33 of 35 people found the following review helpful
No wonder he's thick skinned,
This review is from: Humble Pie (Paperback)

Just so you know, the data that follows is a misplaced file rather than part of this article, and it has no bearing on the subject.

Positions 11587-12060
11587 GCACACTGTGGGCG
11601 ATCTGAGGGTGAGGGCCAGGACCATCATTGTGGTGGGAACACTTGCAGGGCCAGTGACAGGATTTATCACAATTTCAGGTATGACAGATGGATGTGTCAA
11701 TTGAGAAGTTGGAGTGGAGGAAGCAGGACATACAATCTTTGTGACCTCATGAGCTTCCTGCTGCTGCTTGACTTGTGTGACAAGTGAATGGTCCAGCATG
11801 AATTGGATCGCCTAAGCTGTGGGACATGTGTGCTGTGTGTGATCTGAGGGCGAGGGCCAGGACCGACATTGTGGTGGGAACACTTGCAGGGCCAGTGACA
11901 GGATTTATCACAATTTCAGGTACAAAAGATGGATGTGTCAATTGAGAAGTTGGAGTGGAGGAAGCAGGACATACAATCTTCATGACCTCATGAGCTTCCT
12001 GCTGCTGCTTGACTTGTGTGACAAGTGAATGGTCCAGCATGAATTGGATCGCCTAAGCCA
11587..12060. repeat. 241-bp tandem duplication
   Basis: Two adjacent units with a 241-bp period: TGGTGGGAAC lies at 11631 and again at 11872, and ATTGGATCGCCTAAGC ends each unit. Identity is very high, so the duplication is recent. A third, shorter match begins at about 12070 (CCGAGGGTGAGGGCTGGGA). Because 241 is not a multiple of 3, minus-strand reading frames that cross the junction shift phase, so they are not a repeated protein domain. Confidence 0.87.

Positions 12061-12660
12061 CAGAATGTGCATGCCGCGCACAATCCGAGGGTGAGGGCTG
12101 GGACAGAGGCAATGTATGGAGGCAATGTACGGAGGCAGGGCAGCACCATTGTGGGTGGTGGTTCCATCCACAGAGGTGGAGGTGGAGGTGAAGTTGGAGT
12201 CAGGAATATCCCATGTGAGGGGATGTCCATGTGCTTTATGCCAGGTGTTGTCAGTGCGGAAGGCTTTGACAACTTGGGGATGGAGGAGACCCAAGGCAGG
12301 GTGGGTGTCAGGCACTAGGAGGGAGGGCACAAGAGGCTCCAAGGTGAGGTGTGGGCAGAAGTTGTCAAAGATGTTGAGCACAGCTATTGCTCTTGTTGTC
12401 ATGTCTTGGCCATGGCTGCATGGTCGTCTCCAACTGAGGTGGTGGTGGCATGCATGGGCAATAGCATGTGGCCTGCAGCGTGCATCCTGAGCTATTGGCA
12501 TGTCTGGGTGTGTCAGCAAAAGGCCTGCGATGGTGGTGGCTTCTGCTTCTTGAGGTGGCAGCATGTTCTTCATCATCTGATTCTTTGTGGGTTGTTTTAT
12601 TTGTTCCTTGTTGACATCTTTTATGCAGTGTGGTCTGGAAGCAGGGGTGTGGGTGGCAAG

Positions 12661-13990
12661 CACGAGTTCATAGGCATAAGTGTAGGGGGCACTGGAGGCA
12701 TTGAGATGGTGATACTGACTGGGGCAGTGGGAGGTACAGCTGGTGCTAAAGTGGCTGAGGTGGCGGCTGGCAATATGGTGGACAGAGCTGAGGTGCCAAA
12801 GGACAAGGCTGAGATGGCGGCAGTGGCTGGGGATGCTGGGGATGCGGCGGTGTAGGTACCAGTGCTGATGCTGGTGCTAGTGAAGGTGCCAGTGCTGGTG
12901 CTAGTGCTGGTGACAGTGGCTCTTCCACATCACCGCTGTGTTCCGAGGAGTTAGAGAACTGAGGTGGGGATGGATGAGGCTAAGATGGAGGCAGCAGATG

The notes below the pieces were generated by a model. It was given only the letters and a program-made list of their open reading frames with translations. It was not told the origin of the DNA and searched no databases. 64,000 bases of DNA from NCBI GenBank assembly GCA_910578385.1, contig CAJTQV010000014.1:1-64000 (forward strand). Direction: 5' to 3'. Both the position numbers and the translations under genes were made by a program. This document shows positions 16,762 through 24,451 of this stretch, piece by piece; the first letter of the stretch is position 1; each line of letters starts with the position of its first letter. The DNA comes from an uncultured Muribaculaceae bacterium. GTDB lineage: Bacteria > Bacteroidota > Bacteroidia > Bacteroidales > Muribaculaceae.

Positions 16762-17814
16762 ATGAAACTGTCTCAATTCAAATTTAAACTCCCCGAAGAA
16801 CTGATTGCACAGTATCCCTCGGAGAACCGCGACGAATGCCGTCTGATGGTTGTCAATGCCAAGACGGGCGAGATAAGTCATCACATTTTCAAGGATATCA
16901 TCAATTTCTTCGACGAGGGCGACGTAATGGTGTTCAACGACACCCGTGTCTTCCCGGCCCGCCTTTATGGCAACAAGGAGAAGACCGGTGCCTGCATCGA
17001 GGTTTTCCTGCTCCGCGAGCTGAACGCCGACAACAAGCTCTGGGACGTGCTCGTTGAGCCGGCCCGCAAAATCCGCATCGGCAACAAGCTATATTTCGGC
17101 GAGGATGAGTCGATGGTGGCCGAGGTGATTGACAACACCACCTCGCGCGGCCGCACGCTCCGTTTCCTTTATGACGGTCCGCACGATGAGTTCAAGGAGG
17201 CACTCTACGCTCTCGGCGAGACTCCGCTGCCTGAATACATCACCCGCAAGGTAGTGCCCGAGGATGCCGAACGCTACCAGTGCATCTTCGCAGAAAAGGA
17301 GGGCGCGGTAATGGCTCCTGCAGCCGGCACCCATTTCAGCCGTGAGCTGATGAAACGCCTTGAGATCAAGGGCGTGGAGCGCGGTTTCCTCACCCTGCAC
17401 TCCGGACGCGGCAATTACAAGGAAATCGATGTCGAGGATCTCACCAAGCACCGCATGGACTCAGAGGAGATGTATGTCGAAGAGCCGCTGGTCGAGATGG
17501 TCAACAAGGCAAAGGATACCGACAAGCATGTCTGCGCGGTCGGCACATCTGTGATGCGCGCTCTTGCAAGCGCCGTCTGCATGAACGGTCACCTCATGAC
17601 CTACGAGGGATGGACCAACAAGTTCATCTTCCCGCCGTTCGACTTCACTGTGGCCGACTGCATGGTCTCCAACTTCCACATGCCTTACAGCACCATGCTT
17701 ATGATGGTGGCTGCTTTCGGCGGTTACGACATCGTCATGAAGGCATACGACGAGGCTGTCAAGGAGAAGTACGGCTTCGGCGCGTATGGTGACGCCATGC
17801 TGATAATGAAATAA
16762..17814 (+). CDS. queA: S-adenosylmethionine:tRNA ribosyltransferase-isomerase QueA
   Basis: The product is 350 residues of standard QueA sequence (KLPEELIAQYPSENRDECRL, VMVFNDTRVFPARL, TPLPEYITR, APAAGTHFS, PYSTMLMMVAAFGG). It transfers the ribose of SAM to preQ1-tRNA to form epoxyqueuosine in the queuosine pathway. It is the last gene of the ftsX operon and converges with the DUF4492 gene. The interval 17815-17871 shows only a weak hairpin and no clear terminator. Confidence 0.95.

I have just finished reading Humble Pie within two days of buying it and was horrified and entertained in equal measure. You may see the volcanic Ramsay on television but compared to some of the chefs he has worked under, he is fair and rational. He emerges as a likeable and decent bloke- giving honest hard workers the chance to better themselves. He is also unspoilt and appreciative of how far he has brought himself-for example, he may be a multi millionaire but he doesn't want to spoil his children and only gives them one present for Christmas. I completely see his point. His lack of luxury as a child has made him work hard and appreciate what he has earned and he wants the same for his children. However, my favourite juicy bits of this book were the gasp-aloud scenes of almost comedy violence perpetrated by the chefs he has worked for. His old adversary Marco Pierre White emerges as totally unpredictable and irrational. The chefs he worked for in Paris fare little better and emerge as monsters. Gordon Ramsay may yell and swear in the kitchen but he, to my knowledge, has never thrown a boiling pot of stock at anyone. He has made mistakes and openly admits to them. His honesty is disarming, whether you agree with him or not. There are also incidnetal snippets of celebrity gossip hither and thither, and his background story of his relationship with his father and his brother nearly had me in tears, and yet lacks self pity. All in all, there's pretty much every emotion in this tale of triumph over adversity (Even a bit of romance in the chapter about women). A thumping good read whether you like him or not. Personally I don't see how anyone can fail to at least repect anyone who has worked as hard as him.